Carmakers in Europe are monitoring low water levels in major rivers, which are making companies reduce shipments across the continent. In Germany, the Rhine River is at critically low levels below one meter, or 3.3 feet. Ford has already reduced the number of Ford Fiesta models shipped over the Rhine by 40 cars per vessel, and the automaker expects the number to increase because river levels keep getting lower, according to Automotive Logistics.
If low water levels persist, Ford will have to reduce the number of Ford Fiestas shipped out of its plant in Cologne by up to 125 cars per vessel. BLG Logistics operates five barges for the U.S. automaker, and each one usually carries 500 Fiestas. But Ford is considering cutting back on the number of cars per barge by up to 25 percent, and making up for it by increasing the number of trips.
The Rhine River runs through France, Germany and the Netherlands, carrying about 200 million tons of goods per year, including cars from Ford and Mercedes-Benz. Weather conditions in the last few months are threatening the Rhine with a consistent lack of rainfall, less snowfall and high temperatures.
The summer dry spell has left the Rhine’s water level in Cologne consistently low: on August 12, the river was at 84 centimeters, or about 33 inches. If levels dip by another five inches or so, transporting the usual loads won’t be possible.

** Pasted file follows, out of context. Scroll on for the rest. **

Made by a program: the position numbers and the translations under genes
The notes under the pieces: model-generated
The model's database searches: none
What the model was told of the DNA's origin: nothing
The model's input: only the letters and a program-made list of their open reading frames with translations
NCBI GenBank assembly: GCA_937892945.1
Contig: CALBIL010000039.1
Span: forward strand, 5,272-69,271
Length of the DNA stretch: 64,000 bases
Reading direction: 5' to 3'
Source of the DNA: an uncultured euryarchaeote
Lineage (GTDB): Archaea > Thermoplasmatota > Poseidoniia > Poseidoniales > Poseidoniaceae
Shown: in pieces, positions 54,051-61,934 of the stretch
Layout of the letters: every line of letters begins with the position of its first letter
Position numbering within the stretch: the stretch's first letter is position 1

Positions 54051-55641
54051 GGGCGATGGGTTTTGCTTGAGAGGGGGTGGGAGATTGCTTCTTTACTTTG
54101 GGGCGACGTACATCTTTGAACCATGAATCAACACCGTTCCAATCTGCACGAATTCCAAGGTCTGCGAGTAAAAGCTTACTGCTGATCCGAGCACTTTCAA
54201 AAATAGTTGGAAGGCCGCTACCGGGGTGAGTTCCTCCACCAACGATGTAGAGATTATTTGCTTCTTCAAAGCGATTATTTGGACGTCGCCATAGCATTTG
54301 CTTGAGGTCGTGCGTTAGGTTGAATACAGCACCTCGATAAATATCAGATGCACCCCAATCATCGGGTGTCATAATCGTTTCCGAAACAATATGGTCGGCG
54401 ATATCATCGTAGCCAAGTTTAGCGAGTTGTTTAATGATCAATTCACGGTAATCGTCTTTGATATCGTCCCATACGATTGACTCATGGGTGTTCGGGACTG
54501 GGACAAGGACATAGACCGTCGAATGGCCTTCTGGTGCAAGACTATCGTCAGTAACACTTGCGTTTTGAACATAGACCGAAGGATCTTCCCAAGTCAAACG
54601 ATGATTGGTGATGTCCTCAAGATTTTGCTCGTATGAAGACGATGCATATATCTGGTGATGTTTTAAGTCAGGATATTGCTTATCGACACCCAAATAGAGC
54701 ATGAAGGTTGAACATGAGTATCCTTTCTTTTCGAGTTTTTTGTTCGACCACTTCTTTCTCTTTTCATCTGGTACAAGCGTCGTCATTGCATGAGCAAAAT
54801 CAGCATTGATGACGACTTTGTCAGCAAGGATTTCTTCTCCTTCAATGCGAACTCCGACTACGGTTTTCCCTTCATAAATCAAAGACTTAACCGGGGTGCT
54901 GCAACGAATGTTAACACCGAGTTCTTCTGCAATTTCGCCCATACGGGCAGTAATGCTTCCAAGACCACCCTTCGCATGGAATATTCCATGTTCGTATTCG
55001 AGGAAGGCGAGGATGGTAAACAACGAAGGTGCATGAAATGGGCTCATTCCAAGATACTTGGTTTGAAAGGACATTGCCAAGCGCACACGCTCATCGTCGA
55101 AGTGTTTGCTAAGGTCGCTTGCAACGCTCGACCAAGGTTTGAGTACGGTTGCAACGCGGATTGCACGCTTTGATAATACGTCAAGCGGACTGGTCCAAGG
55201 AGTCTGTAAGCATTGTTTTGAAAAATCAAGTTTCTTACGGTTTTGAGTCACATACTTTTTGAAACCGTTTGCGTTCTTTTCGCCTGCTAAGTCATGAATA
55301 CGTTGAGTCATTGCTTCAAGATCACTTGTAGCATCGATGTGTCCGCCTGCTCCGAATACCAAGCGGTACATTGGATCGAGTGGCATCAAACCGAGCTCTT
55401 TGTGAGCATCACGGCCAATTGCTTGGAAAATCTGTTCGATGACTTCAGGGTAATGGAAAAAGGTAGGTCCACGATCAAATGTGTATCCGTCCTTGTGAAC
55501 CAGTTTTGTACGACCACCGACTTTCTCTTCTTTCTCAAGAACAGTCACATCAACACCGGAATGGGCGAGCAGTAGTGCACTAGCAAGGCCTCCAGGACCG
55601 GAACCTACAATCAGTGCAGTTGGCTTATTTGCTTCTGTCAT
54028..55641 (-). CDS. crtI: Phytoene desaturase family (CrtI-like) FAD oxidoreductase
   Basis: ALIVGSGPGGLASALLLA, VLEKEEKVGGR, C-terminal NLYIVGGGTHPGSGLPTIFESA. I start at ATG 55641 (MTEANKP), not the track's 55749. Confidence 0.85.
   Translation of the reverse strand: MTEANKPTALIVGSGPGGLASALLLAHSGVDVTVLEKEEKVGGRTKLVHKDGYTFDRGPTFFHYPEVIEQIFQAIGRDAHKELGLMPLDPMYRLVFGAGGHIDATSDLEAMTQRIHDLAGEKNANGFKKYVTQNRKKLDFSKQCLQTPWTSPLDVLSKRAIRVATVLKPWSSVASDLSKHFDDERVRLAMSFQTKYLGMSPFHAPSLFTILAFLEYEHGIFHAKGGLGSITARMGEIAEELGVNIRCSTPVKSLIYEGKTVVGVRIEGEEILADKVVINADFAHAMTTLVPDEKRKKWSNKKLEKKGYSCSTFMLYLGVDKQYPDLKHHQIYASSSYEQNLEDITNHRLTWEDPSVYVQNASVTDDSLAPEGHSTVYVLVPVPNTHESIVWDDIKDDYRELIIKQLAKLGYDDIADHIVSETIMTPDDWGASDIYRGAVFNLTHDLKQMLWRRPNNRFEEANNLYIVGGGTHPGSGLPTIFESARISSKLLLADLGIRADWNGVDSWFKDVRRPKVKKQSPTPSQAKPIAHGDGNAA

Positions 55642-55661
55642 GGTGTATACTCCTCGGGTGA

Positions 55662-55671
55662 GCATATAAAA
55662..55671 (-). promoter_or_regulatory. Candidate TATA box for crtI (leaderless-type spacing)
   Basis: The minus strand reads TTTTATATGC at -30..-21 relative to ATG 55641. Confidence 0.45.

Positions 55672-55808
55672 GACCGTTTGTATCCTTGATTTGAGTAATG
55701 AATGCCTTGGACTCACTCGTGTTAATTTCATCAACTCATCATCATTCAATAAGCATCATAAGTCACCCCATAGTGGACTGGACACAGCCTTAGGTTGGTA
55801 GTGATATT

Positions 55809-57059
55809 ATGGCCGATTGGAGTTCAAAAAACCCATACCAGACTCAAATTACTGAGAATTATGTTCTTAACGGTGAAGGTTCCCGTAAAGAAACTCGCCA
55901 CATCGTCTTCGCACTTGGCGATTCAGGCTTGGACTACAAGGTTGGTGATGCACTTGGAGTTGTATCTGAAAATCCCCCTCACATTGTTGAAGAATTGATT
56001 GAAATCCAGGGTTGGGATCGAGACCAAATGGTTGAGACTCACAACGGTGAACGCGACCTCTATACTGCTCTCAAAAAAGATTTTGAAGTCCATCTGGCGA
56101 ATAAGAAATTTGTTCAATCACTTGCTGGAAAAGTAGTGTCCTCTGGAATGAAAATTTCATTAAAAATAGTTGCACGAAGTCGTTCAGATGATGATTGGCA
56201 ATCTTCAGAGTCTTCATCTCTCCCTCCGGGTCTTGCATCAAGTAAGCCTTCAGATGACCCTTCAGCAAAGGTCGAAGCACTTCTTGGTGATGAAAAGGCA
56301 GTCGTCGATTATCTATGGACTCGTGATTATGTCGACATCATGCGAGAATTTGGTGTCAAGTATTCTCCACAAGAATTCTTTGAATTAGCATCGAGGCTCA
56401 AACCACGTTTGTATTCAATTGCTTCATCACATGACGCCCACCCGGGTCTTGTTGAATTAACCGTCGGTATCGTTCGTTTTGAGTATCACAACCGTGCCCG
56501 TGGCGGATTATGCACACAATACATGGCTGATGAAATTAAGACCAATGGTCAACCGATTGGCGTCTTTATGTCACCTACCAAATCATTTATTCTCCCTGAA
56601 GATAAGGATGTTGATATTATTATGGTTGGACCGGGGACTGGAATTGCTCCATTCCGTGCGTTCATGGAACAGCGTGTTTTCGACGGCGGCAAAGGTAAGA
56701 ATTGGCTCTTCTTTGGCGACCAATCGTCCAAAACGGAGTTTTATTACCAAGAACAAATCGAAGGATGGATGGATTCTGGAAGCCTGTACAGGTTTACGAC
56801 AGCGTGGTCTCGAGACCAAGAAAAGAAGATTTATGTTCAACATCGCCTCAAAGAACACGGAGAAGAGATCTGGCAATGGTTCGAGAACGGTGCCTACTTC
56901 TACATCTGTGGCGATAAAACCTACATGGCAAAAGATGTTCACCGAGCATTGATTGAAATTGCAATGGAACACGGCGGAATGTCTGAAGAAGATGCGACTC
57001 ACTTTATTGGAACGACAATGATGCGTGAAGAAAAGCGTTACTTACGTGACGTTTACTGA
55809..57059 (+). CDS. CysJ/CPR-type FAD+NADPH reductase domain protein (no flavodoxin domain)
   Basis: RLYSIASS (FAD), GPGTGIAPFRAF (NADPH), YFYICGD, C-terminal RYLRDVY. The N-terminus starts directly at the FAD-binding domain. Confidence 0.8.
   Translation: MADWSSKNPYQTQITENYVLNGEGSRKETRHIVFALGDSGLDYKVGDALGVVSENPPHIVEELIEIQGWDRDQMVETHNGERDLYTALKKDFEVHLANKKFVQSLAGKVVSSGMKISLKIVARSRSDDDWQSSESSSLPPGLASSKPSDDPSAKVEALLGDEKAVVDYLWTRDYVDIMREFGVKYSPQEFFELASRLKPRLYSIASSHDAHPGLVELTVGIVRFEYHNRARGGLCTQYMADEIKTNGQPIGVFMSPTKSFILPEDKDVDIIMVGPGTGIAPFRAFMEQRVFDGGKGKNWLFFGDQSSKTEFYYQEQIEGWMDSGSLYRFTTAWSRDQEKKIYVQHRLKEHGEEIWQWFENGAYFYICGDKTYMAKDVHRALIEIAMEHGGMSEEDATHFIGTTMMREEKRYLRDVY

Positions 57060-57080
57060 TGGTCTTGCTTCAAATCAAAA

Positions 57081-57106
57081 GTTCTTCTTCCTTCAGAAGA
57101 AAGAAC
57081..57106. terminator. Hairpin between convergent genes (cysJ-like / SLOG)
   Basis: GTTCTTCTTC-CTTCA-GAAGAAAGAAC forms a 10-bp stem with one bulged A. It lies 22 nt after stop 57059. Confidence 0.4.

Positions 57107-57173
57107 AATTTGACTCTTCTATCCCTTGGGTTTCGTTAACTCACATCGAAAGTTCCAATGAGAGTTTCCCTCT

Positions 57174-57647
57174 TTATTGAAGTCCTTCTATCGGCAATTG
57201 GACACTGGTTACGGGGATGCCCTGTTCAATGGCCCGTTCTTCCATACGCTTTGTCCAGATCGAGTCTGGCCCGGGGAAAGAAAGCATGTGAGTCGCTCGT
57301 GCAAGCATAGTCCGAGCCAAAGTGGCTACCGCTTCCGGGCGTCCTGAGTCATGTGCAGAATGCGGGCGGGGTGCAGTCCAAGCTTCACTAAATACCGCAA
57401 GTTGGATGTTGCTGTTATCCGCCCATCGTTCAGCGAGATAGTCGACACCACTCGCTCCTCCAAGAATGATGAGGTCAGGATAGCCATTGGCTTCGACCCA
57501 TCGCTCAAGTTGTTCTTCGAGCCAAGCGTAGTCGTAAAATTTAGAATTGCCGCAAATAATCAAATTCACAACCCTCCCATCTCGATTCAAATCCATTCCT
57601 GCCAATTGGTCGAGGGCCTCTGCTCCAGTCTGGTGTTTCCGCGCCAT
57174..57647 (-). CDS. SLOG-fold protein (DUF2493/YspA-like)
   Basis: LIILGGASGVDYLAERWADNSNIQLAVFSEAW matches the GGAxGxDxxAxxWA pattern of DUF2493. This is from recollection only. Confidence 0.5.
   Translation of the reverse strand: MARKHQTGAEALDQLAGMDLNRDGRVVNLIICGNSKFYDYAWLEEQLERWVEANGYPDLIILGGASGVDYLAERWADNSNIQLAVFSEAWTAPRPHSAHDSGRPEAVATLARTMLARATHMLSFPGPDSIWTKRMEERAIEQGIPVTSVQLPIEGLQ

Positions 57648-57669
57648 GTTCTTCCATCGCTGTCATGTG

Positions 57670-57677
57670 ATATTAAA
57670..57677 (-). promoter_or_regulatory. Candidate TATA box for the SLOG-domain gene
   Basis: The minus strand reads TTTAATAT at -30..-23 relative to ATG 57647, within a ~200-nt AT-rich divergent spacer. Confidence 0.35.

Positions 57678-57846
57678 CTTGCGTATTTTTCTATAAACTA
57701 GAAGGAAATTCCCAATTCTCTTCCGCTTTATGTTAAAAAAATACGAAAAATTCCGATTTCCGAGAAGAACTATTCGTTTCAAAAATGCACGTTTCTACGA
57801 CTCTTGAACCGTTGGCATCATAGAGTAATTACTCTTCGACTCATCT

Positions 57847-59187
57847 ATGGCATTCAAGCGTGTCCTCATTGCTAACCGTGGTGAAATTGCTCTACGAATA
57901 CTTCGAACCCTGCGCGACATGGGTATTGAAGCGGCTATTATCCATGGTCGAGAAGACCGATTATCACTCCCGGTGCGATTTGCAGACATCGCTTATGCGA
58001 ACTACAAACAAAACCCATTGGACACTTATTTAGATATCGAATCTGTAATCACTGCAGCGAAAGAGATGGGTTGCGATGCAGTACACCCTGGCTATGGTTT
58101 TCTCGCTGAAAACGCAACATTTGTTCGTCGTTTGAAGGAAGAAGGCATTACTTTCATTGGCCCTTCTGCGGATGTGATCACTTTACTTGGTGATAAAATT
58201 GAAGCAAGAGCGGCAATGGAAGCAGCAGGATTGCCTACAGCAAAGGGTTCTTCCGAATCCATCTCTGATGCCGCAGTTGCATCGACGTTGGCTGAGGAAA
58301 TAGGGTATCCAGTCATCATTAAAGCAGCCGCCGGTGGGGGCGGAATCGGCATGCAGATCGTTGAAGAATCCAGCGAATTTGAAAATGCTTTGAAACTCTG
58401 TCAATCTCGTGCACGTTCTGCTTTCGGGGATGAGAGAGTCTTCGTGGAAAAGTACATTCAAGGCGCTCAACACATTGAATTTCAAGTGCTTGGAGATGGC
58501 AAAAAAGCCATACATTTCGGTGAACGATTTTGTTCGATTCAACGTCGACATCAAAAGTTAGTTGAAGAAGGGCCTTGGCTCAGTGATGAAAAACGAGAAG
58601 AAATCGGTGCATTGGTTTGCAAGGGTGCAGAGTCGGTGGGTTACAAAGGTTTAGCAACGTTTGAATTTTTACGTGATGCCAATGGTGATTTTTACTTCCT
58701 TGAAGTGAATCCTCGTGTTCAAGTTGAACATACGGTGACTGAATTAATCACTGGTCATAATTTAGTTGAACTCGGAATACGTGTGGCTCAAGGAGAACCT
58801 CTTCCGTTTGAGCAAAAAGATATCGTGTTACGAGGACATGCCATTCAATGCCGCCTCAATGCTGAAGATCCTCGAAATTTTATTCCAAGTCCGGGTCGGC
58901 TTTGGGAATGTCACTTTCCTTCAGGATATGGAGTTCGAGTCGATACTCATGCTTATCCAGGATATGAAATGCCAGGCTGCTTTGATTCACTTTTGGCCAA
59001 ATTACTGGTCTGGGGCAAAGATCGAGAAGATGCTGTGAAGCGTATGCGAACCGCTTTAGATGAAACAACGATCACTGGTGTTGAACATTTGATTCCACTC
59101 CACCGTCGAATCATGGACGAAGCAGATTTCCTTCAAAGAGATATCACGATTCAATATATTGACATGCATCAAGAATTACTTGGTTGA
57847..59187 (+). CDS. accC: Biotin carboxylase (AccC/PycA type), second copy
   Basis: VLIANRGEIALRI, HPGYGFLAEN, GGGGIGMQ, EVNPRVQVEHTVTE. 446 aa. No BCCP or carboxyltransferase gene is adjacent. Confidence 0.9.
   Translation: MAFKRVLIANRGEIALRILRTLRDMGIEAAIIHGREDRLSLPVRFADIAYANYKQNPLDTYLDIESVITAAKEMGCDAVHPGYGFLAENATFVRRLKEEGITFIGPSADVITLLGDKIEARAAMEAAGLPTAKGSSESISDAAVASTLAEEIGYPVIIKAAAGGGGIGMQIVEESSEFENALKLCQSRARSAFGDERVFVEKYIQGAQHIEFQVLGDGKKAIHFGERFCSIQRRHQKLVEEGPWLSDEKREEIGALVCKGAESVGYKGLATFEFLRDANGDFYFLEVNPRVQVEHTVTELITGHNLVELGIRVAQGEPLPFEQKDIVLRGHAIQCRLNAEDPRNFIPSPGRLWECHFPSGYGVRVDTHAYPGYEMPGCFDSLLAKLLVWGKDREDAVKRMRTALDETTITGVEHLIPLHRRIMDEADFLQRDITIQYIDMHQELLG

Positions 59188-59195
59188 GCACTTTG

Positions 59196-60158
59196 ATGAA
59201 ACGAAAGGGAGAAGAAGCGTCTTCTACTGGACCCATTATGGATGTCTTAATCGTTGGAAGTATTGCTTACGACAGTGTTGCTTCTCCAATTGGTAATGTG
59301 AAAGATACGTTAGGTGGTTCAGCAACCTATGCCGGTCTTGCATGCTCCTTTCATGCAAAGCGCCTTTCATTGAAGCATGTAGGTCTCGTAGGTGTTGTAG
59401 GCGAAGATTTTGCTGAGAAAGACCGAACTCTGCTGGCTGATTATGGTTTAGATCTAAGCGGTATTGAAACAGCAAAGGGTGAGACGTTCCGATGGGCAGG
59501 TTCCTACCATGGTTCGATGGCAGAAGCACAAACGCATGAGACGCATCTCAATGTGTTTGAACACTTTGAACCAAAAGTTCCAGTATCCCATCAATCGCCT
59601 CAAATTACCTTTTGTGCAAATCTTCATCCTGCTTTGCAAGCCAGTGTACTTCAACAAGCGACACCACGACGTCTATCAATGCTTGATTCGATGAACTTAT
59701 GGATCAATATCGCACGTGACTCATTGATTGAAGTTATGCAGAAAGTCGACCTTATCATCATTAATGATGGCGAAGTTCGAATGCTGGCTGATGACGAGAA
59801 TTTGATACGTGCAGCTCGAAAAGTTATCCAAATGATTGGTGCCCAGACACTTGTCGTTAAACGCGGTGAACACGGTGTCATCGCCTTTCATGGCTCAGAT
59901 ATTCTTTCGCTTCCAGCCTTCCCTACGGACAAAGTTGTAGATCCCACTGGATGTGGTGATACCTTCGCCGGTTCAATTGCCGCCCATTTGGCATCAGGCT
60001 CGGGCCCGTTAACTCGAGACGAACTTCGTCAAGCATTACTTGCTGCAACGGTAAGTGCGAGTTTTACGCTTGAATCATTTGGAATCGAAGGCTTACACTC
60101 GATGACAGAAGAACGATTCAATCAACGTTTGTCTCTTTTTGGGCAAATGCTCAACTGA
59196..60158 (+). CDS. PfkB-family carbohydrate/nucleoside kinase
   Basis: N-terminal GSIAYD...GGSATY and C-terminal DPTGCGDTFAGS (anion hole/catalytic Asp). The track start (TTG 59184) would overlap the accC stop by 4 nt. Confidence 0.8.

The Rhine’s lowest level ever measured in Cologne was 69 centimeters, or 27.2 inches back in October of 2018. Auto Logistics says that just south of Cologne, in Kaub, the Rhine was at 42 centimeters, and could fall to 35 this week. That’s a historically low level of about 13.8 inches, and those levels could hit Cologne, too. Germany is considering suspending Rhine freight shipments altogether, which could last for months.
And rivers elsewhere in Europe are reportedly also seeing historically low levels. The Danube River is running dry in Romania and Bulgaria and is unable to ferry coal to maintain the regions’s power supply. In northern Italy, the Po River is dangerously shallow, putting Pininfarina and Ferrari on alert.
Of course, coach builders and supercar companies rank low on the scale of companies impacted when rivers are unable to carry raw materials for power generation, and are so low nuclear power plants can’t get enough water to cool reactors — as in the case of both the Rhone and Garonne Rivers in France.
Experts say that lower water levels are normal between July and October, but the levels being recorded now are unusually low, and are affecting all of the industries that rely on Europe’s waterways, from cars to coal to passengers.